ORLANDO--Combination therapy utilizing interferon alfa-2b (Intron A)
and cytarabine is associated with improved cytogenetic response and survival
over interferon alone in patients with chronic myelogenous leukemia (CML),
a French study, presented at the 38th Annual Meeting of the American Society
of Hematology (ASH), has shown.
François Guilhot, MD, head of the Department of Hematology and
Clinical Oncology, Centre Hospitalier Universitaire de Poitiers, presented
the data for the French CML study group.
The 5-year randomized study included 810 patients with Philadelphia
chromosome-positive (Ph+) CML from 70 French centers. All patients were
given hydroxyurea (Hydrea), 50 mg/kg daily, and interferon at a starting
dose of 5 × 106 IU/m²/day. Hydroxyurea was discontinued
once a complete hematologic remission (CHR) was achieved.
Of 646 evaluable patients, 324 received the interferon alone regimen
and 322 received interferon plus monthly courses of cytarabine, 20 mg/m²/day,
for 10 days. Endpoints included CHR at 6 months, major cytogenetic response
(suppression of Ph+ cells to less than 35%) at 12 months, and overall survival.
At 6 months, a CHR of 67% was achieved in the combination therapy group,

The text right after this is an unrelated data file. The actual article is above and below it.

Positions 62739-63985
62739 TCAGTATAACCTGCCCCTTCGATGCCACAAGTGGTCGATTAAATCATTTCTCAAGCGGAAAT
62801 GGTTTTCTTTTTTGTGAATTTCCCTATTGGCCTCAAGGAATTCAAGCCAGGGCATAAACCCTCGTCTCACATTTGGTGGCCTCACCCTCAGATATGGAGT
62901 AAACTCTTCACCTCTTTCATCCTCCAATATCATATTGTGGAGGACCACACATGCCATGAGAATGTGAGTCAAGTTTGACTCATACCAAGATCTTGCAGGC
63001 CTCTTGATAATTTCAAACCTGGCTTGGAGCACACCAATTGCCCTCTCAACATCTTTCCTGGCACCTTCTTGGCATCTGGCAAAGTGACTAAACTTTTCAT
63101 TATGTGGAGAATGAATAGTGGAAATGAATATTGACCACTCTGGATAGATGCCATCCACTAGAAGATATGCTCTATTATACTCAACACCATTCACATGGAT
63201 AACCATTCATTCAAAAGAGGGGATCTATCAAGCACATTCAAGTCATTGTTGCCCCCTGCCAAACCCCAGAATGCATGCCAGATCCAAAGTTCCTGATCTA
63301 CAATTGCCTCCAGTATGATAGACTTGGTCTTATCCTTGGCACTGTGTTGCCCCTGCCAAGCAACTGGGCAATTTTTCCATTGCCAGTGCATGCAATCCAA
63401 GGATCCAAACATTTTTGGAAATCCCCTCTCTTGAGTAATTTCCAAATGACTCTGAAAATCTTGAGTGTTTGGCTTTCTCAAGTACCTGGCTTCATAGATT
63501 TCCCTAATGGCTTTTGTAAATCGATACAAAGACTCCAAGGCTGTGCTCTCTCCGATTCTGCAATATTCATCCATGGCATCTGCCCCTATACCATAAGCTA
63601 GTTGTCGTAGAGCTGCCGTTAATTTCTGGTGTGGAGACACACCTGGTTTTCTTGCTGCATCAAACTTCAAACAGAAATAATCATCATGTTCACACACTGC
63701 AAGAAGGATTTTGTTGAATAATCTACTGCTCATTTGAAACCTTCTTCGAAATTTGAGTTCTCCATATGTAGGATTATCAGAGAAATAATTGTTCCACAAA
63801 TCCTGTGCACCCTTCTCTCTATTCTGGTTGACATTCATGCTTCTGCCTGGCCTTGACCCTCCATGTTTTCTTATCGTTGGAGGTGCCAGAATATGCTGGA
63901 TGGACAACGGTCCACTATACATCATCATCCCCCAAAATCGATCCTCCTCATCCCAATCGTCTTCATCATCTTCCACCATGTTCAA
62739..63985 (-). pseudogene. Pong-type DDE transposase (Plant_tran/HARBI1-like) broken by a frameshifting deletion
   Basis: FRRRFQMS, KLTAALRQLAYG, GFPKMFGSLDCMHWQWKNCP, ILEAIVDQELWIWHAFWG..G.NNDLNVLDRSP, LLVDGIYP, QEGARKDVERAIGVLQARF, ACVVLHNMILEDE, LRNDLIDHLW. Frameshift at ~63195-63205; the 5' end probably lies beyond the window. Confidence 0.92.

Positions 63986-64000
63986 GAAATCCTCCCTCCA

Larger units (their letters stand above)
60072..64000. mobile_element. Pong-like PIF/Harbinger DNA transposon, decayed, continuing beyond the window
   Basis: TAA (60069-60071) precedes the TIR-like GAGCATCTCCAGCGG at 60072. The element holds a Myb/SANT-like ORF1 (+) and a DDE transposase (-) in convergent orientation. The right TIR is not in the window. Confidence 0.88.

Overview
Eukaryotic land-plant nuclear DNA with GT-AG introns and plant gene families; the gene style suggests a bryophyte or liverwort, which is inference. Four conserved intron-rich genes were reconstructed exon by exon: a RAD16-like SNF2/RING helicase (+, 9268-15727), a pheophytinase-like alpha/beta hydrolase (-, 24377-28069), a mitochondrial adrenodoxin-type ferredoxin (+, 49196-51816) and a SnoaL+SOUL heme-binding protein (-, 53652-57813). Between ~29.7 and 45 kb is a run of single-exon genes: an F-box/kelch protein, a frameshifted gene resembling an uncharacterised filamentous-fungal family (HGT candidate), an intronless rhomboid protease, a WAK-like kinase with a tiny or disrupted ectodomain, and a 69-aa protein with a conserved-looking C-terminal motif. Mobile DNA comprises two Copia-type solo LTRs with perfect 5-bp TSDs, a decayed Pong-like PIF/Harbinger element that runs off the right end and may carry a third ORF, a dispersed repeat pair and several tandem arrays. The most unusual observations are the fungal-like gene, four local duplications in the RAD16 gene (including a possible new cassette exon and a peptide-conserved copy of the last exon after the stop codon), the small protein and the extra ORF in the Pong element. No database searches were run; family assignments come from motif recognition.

compared with 54% in the interferon alone group (P = .002); time to response
was similar in both study arms. At 12 months, a major cytogenetic response
was obtained in 96 (39%) of 248 patients receiving cytarabine, compared
with 55 (22%) of 249 patients who did not receive cytarabine (P less than
Survival was significantly improved in the interferon plus cytarabine
group. The 3-year survival rate was 88% in the combination group, compared
with 76% in the interferon alone group.
When adjusted for variables of white blood cell count and hemoglobin
level or Sokal score, overall survival remained significantly improved
in the interferon plus cytarabine group. In both groups, patients who achieved
a major cytogenetic response had longer survival.
During the first 12 months, the mean daily dose of interferon was 5
× 106 IU/m²/day in both groups, and the median number
of courses of cytarabine was 7, with a median daily dose of 31 mg. The
median duration of treatment with interferon plus cytarabine was 35 months,
and with interferon alone, 28 months.
Treatment was discontinued due to major side effects in 94 patients
in both the combination group and in the group receiving interferon alone.
Major tox-icities associated with cytarabine included thrombocytopenia
and gastrointestinal disorders.
Dr. Guilhot concluded that "achieving a major cytogenetic response
correlates with improved survival. The addition of cytarabine to interferon
improves the rate of cytogenetic response, achieves a highly dramatic response
at 12 months, and produces the greatest survival benefit."